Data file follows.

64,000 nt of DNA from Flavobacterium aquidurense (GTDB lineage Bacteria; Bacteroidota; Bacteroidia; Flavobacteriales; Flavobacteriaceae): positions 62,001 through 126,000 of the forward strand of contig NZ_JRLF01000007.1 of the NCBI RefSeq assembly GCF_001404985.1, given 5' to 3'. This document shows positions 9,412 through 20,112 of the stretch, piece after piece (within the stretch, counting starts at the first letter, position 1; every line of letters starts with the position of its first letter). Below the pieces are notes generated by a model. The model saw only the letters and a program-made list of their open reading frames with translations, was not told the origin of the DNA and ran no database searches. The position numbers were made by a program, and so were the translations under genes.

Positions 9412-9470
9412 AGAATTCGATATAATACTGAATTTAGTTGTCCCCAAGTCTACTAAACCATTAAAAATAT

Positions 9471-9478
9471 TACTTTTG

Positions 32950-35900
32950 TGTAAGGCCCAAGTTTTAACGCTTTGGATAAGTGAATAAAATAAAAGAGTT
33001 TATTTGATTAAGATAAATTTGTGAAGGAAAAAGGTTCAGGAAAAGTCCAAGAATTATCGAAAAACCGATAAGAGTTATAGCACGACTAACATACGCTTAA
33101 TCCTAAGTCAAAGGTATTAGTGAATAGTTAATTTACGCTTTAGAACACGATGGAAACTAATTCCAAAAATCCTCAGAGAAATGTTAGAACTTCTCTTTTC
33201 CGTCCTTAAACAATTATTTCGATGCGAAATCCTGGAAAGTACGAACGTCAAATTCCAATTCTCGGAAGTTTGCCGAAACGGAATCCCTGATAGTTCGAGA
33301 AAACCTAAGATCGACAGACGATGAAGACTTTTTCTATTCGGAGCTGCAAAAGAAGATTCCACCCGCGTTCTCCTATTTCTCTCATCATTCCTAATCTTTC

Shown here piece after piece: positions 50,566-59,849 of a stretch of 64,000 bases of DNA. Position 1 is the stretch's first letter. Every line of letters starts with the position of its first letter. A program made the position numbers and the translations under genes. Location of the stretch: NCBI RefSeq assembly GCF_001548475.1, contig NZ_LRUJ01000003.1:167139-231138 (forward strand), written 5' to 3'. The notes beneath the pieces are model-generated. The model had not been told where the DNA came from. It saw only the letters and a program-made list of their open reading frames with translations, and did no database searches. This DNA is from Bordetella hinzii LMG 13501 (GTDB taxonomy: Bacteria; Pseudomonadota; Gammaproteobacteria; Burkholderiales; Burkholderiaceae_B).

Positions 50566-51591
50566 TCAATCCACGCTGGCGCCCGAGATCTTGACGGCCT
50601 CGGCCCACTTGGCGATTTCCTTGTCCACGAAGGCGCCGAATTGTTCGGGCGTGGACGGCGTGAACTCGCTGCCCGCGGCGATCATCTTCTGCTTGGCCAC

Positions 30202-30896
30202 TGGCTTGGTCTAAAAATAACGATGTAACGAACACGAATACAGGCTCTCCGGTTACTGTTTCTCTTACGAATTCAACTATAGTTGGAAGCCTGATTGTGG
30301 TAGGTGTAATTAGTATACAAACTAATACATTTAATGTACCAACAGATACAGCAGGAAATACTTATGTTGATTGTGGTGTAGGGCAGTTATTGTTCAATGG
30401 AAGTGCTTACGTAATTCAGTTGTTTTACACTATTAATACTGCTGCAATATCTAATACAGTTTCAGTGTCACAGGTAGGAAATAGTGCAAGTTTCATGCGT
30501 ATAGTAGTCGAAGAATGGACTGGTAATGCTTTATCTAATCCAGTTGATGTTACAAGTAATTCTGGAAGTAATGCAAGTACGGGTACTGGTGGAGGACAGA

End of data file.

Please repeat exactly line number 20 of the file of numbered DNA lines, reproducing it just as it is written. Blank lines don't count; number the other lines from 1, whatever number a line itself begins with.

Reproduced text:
30501 ATAGTAGTCGAAGAATGGACTGGTAATGCTTTATCTAATCCAGTTGATGTTACAAGTAATTCTGGAAGTAATGCAAGTACGGGTACTGGTGGAGGACAGA